By Jim Thomas
The St. Louis Post-Dispatch
December 24, 2011
Charlie Batch of the Pittsburgh Steelers warms up before the game against the San Francisco 49ers at Candlestick Park on December 19, 2011 in San Francisco, California. (Photo by Karl Walter/Getty Images)
Battle of the backups
The hoped-for battle of the high ankle sprains has turned into the battle of the backups. Kellen Clemens is expected to start for the Rams in place of Sam Bradford, who's listed as doubtful because of his left ankle injury. Meanwhile, Charlie Batch was named Pittsburgh's starting QB in place of Ben Roethlisberger, who also has a left ankle injury. It was one thing to start a gimpy Roethlisberger last Monday in San Francisco with the No. 1 AFC playoff seed at stake. But why risk further damage against the 2-12 Rams?
With 774 yards rushing and just two games to go, Steelers RB Rashard Mendenhall needs to finish strong to reach 1,000 yards for the third consecutive season. So he'll be happy to see the Rams, who rank last in the league in rushing defense, as they yield 153.4 yards per game. Mendenhall's numbers are down, but the Steelers simply are tied more to the passing game this season. The Illinois product is averaging 13 carries a game this season as opposed to 20 carries per game in 2010, when he gained 1,273 yards.
Long vs. Gilbert
Rams DE Chris Long gets a rookie in Steelers RT Marcus Gilbert, but a good rookie at that. Gilbert (6-6, 330) stepped into the starting lineup after Willie Colon suffered a season-ending triceps injury on opening day. Gilbert has played well, so well there's speculation he might be switched to left tackle next season. Gilbert didn't exactly shower Long with praise when asked about the matchup: "He's no Aldon Smith, but he's a high-motor guy," Gilbert told the Beaver County (pA.) Times. Long has a career-high 13 sacks.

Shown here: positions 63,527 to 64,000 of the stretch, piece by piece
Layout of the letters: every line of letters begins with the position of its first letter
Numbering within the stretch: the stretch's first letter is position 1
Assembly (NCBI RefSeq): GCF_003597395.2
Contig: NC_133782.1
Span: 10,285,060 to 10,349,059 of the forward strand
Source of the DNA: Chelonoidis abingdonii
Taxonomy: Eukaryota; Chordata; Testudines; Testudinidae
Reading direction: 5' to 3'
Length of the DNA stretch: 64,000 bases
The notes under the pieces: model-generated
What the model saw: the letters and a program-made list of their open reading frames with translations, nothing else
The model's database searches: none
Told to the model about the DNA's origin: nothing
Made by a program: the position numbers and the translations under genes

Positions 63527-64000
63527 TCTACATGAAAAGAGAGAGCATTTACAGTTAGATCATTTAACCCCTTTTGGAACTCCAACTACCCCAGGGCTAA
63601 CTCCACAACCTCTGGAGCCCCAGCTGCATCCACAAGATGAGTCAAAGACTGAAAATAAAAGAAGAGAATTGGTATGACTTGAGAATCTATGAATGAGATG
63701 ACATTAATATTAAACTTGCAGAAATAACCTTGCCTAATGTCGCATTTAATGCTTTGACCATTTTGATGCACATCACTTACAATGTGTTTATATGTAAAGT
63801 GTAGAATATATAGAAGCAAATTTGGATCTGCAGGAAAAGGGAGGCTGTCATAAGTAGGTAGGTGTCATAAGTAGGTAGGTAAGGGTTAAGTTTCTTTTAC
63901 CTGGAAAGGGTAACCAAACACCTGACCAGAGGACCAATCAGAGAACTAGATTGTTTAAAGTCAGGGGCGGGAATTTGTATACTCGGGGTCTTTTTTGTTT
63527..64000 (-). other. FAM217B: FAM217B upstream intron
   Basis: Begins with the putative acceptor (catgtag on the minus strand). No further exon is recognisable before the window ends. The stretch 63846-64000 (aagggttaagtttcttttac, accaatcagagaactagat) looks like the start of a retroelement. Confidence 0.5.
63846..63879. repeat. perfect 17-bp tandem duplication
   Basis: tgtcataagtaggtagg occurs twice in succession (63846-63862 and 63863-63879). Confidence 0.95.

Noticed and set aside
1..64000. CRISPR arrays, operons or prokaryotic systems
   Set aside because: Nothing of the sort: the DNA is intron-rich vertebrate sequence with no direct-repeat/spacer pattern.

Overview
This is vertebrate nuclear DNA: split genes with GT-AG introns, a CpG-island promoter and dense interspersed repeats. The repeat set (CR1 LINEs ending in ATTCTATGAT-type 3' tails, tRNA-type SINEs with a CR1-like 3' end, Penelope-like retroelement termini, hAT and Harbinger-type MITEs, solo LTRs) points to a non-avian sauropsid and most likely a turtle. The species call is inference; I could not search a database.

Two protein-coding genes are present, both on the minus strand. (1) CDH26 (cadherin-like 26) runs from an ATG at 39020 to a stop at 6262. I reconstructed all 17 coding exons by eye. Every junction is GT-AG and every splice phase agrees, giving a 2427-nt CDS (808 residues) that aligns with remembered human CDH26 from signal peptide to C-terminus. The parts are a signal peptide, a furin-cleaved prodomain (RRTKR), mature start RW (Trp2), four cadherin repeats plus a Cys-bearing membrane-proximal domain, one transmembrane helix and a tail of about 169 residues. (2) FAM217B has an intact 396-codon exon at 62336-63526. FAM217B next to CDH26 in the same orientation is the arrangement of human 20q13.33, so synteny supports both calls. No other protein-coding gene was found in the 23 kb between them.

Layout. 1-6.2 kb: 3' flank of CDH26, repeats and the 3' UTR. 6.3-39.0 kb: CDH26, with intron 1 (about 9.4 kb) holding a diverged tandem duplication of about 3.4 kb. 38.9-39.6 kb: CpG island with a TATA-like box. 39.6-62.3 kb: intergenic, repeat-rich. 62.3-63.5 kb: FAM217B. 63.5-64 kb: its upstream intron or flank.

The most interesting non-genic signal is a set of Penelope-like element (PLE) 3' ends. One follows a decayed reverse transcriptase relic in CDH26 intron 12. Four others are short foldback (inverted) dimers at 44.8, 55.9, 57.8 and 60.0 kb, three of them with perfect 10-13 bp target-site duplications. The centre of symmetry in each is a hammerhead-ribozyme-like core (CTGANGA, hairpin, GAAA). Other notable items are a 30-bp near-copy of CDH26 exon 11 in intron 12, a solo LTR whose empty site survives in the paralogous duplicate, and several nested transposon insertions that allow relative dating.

Harrison & Woodley
Few if any 3-4 teams have the kind of thunder at outside linebacker as the Steelers do in James Harrison and LaMarr Woodley. Even though they've missed nine games between them, they've combined for 17 sacks. Woodley might not play because of a hamstring injury, but Harrison is rested and ready after serving a one-game suspension for a flagrant hit on Browns QB Colt McCoy. Harrison will be an ultra-tough matchup for LT Adam Goldberg. "He's a violent pass rusher," Rams offensive coordinator Josh McDaniels said.
With apologies to Harrison and Woodley, the heart and soul of Pittsburgh's No. 1-ranked defense remains safety Troy Polamalu, who's talented, fast and has a great mind for the game. "He can be anywhere," McDaniels said. "Sometimes he's back in the deep part of the field, where you feel safer. And other times you gotta find him." Polamalu does some free-lancing, and it's hard to tell sometimes if he's blitzing — or just coming on his own. "He's never wrong, which is the problem," McDaniels said.
The Danario saga
Mizzou product Danario Alexander made a difference in three Rams victories last season with key catches. But he struggled in camp this summer, barely made the team, and after a decent start missed five games because of a hamstring injury. He resurfaced last Sunday with 3 catches for 52 yards against Cincinnati, including a 25-yard TD. With Austin Pettis suspended, Alexander should see plenty of action in the final two games. It's a chance to remind this coaching staff — or the next — he's worth keeping.
The Rams have played in Pittsburgh only twice previously since the move to St. Louis, and both games were memorable. Traded to Pittsburgh during the '96 draft, Jerome Bettis got revenge on his old team less than seven months later rushing for 129 yards and 2 TDs in a 42-6 Steelers romp. In 2003, with Marshall Faulk and Lamar Gordon out because of injuries, third-stringer Arlen Harris rushed for 81 yards on 34 carries, scoring 3 TDs in a 33-21 Rams victory. Harris scored only 3 other TDs in a four-year NFL career.